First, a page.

What It REALLY Feels Like To Have A Mammogram
By Leigh Cann; photograph by Craig Cutler
We’ve all wondered what it feels like to have a mammogram — what actually happens, and is it sore?
We sent someone to have one and give us the truth…
Having a mammogram
October’s here (I know, I can’t believe it either), and you know what that means? Yes, time to get the girls out and have a good feel — because it’s Breast Cancer Awareness month! Find out more – visit .
In the spirit of all things boob and to raise awareness for the prevention of breast cancer, I decided to take one for the WH team and go for a mammogram. Thank me later.
I visited the lovely ladies at in Cape Town, where Dr Sumi Padayachee specialises in breast and bone imaging.
What to expect
I was talked through the procedure, step by step, so that I knew exactly what to expect. The breasts are placed, one at a time, onto a flat surface, while trying to hold your shoulders and head back, so they don’t get in the way of the imaging of the breast. A clear, flat perspex plate is then lowered onto the top of the breast and pressure is applied so that it squashes the breast as much as possible. (Who knew your boob could go that flat?)
The pain factor
I can assure you, there was no pain. Discomfort, yes – but it was from the pressure on the breast, not actual pain. Ten to 20 seconds later, the image is done and the perspex panel is released. And… repeat on the other side.
The machine is then tilted at a 45-degree angle and the same thing happens, to both breasts, except that the image is from side to side, not from top to bottom. And you’re done. Back in your bra! No pain, no bruises or marks, and your boobs are as perky as they were before. A maximum of 80 seconds – that’s all it takes.
What happens next…
Dr Padayachee also did an ultrasound of my breast, which is completely painless, and supplements the info from the mammogram. An ultrasound further characterises any abnormalities that may be found on a mammogram. It’s generally used to image breasts in women younger than 35 years old.
I was given the all-clear by Dr Padayachee and she gave me my breast images on a CD, which I can take back with me the next time I go for a mammogram, so that the images can be compared.
But I’m so young – do I really need to bother?
Now before you roll your eyes and say, “Ja, I’m only 25 – I’m too young to get my breasts checked,” hear me out. All women, from their 20s onward, should be checking their breasts for lumps. Breast cancer doesn’t discriminate by age! If you’re 20 and older, you need to cop yourself a feel once a month. Dr Padayachee suggests that you do this between days seven and 10 of your monthly cycle (day one being the first day of your cycle).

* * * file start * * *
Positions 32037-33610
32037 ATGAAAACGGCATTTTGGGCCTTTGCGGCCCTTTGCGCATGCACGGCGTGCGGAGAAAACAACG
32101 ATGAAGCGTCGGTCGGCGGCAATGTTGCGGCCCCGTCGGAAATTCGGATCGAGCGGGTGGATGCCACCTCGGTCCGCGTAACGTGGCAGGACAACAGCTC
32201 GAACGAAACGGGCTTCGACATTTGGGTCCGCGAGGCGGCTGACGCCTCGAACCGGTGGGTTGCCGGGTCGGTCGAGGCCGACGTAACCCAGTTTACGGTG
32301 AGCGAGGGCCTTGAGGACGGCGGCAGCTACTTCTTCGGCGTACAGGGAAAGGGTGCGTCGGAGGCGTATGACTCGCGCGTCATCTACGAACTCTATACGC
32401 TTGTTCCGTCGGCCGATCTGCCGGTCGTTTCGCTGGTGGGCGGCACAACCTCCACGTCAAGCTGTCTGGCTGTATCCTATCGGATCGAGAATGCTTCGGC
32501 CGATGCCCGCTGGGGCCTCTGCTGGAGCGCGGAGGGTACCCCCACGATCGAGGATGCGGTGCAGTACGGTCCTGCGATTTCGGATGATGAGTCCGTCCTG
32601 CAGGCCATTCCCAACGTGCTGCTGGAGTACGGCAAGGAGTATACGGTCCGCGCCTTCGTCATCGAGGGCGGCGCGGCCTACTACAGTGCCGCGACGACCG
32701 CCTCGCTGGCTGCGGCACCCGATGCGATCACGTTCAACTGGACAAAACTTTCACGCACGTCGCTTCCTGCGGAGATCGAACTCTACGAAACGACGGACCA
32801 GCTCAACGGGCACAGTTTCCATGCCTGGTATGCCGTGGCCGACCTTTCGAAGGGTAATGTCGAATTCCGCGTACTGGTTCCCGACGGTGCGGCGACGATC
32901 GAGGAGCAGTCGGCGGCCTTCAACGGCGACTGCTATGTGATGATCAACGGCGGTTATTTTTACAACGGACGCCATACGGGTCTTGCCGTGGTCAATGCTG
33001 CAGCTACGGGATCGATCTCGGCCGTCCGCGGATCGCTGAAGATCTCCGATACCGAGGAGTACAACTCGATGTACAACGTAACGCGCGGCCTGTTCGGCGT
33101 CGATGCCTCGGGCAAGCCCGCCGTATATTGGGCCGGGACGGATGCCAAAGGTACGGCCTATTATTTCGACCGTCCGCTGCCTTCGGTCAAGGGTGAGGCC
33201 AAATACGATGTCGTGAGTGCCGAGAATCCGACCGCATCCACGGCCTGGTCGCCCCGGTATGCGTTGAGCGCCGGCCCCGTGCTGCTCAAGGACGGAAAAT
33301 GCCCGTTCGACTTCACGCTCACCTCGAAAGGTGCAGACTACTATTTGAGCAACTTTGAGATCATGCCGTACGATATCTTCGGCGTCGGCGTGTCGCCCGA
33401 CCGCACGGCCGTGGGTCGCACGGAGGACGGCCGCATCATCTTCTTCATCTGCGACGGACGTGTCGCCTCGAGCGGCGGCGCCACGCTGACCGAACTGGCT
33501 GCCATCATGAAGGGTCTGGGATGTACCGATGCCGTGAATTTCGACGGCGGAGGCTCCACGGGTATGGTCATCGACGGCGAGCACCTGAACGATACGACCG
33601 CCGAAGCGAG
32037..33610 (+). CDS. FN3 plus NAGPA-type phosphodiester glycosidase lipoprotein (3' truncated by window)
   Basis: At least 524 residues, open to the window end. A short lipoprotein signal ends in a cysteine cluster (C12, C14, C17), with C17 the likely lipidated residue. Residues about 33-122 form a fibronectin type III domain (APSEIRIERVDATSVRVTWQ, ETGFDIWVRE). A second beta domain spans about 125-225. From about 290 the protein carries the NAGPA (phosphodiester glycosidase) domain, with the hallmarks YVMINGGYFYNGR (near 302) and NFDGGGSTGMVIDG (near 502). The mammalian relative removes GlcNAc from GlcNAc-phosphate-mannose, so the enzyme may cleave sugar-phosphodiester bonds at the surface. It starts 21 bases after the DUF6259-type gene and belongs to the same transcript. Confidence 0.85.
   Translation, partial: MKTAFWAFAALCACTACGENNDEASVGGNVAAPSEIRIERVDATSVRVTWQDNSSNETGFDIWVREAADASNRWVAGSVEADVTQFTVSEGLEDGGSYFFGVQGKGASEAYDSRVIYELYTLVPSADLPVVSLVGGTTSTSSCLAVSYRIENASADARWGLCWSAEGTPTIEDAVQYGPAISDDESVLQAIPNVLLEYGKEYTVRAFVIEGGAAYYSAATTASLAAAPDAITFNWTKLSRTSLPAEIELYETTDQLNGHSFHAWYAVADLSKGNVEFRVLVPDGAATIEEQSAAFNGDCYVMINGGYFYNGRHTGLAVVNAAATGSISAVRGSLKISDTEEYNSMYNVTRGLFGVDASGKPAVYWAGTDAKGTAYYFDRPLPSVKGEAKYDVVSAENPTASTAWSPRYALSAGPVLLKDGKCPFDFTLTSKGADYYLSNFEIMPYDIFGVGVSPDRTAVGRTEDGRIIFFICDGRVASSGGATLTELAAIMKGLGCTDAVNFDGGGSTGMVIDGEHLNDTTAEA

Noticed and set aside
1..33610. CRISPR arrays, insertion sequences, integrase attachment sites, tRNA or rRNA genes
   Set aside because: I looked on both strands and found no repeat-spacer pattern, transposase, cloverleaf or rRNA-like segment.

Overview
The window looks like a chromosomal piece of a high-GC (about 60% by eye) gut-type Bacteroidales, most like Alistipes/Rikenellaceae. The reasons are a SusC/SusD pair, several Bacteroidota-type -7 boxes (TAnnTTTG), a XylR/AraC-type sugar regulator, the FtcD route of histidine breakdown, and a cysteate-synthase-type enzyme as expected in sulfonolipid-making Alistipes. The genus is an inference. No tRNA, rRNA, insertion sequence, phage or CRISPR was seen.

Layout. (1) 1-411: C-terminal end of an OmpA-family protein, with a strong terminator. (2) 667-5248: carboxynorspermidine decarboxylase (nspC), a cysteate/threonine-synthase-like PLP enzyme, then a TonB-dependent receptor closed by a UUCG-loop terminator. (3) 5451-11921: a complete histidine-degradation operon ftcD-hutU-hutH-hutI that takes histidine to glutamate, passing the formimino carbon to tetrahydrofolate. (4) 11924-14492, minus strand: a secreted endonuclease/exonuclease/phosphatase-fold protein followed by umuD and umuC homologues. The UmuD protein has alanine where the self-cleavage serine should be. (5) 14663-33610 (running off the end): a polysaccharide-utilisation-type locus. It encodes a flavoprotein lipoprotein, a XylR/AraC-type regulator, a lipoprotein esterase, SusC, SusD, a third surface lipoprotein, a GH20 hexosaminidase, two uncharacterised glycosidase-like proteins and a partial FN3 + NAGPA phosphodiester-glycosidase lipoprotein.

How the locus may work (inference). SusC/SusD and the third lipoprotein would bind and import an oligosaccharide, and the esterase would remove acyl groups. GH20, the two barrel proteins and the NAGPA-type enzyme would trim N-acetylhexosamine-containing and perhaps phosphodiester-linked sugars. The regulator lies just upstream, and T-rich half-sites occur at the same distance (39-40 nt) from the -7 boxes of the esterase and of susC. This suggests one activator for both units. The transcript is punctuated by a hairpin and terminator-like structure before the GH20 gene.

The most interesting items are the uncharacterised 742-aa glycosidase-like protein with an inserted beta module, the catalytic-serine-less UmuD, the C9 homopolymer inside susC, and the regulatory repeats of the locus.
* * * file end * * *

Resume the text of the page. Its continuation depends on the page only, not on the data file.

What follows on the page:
Note: We all have different boobs. Some have lumpy breasts – thats’s also quite normal – but get to know your particular lumps and bumps, so you’ll know if anything abnormal appears.
How to check your breasts
Besides your own monthly self-check, get your breasts looked at once a year when you visit your gynae (because you are visiting the gynae, right?). If not your gynae, then ask your GP, well woman doctor, or any healthcare professional to do a quick check.
4 Facts you need to know
1. Breast and cervical cancer are the most prevalent cancers there are for women.
2. Approximately one in eight women will be diagnosed with breast cancer in their lifetime. One in eight!
3. Breast cancer can strike at any age, so by getting your breasts checked from your 20s, you have a far higher chance of early detection. When caught early, breast cancer less than 1cm has a 98 percent cure rate.
4. Eighty-five to 90 percent of breast cancer is not familial. This means that only up to 15 percent is hereditary.
5. A healthy diet and exercise can reduce your chance of breast cancer.
3 Myths to ignore
1. You can’t get breast cancer if it isn’t in your family. Wrong. See facts above.
2. Younger women don’t need to check their breasts for lumps. Wrong again.
3. You can’t have a mammogram before the age of 40 because your breast tissue is too dense. Wrong again! The advanced technology these days can image your breast in 1mm intervals – so density of tissue is not a problem to detect breast cancer early. If you have a history of breast cancer in your family, are in your 30s and have concerns, you can certainly go for a mammogram and/or ultrasound.
in Cape Town is offering 20 percent off mammograms and bone densities for the month of October. Now is the time to scout for specials across the country as health professionals cut costs to encourage breast cancer awareness. So there are no excuses: just do it!
Looking for more info on breasts and breast cancer? Read this inspirational story about how running helped this one woman overcome her breast cancer diagnosis.